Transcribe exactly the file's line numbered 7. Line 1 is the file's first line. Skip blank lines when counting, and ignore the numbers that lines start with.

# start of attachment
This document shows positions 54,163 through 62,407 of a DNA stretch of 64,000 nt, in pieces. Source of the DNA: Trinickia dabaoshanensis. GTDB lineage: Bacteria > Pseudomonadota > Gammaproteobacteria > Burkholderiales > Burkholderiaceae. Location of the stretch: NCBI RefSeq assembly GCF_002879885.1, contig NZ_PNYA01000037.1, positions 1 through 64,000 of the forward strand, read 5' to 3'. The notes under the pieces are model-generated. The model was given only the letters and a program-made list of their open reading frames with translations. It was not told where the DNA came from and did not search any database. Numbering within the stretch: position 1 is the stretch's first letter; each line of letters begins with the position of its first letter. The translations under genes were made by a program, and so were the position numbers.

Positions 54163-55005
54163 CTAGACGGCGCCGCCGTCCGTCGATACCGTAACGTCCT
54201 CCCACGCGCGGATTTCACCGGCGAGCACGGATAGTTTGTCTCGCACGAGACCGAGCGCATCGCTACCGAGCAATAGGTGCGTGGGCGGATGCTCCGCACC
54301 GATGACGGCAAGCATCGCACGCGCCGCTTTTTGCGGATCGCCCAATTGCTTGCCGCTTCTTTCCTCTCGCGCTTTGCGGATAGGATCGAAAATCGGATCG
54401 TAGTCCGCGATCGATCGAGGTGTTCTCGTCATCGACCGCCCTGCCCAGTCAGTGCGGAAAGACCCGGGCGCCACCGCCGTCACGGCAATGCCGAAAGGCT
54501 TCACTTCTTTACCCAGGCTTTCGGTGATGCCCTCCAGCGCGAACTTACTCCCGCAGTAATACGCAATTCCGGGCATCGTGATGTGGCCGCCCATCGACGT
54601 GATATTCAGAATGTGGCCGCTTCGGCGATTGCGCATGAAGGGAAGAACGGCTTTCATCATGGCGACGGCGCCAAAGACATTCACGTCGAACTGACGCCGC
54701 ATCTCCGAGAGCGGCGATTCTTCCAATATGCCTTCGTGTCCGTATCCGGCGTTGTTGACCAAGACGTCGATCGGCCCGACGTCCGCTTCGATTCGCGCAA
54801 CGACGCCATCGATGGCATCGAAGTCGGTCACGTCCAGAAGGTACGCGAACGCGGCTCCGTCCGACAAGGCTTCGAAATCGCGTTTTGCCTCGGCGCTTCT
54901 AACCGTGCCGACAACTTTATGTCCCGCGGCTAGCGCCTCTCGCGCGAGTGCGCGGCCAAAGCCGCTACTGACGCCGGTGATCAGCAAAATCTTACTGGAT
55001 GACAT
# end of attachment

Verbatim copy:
54501 TCACTTCTTTACCCAGGCTTTCGGTGATGCCCTCCAGCGCGAACTTACTCCCGCAGTAATACGCAATTCCGGGCATCGTGATGTGGCCGCCCATCGACGT